EP: We read together (gives context and purpose to reading); I waited for their interest to pique (varied wildly between the ages of 3-8); and approached learning as no stress-no requirement (I don’t mind non-manipulative encouragement to match their desire, however).

I have seven kids, five readers. Several of them seriously taught themselves over a thre-month period when their pique of interest overlapped with a busy family time where I was less available. Honestly, it shocked me the first time it happened, but then I saw it a couple of times afterward and have come to believe it is like learning any other skill. It doesn’t have to be spoon fed, but can be acquired by the seeking mind—especially when the environment fosters it, with lots of other people doing it and shared reading.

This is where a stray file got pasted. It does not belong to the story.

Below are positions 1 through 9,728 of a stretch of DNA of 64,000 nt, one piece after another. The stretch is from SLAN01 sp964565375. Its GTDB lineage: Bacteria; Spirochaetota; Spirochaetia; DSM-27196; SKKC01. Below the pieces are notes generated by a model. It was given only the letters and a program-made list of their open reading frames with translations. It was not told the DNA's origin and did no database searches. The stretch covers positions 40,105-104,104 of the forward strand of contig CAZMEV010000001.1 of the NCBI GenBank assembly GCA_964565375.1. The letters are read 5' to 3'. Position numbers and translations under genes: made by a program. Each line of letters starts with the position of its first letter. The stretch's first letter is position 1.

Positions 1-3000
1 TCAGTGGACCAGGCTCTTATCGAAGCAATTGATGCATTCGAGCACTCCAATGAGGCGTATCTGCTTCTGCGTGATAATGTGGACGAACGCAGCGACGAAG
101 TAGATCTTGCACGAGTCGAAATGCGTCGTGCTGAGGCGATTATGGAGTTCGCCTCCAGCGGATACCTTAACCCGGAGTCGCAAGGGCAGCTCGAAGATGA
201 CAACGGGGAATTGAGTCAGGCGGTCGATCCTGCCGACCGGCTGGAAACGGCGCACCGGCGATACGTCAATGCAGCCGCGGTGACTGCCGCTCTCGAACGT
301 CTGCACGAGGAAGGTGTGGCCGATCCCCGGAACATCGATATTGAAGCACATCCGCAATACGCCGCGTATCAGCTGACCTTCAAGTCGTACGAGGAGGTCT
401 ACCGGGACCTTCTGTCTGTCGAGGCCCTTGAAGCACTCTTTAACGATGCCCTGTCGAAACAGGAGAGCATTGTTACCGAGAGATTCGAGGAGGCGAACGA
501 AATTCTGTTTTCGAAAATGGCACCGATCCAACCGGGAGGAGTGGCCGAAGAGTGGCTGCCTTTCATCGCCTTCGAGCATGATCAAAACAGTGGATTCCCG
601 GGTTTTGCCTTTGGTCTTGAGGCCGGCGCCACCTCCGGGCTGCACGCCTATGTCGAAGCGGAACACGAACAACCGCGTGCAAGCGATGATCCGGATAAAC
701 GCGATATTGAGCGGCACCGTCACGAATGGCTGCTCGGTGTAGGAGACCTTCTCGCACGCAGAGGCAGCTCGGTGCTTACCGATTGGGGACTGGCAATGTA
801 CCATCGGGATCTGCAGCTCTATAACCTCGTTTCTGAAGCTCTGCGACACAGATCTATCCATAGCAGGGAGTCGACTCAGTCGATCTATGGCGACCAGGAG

My slowest bloomers have read some thick classics and learned impressive vocabulary and English skills.

We were born with a drive to learn!

Oh—and the only one I officially taught to read—like with a program—was the three year old who was my first child. She pushed and pushed me until I convinced her to wait for her fourth birthday for a reading program as a present. She pushed me through the program in three weeks and was done. Done=pick up anything and read. She was the anomaly and super early for me. But all the current readers in my family read extensively and seem to have no qualms regarding book length or difficulty, pending only interest in the material.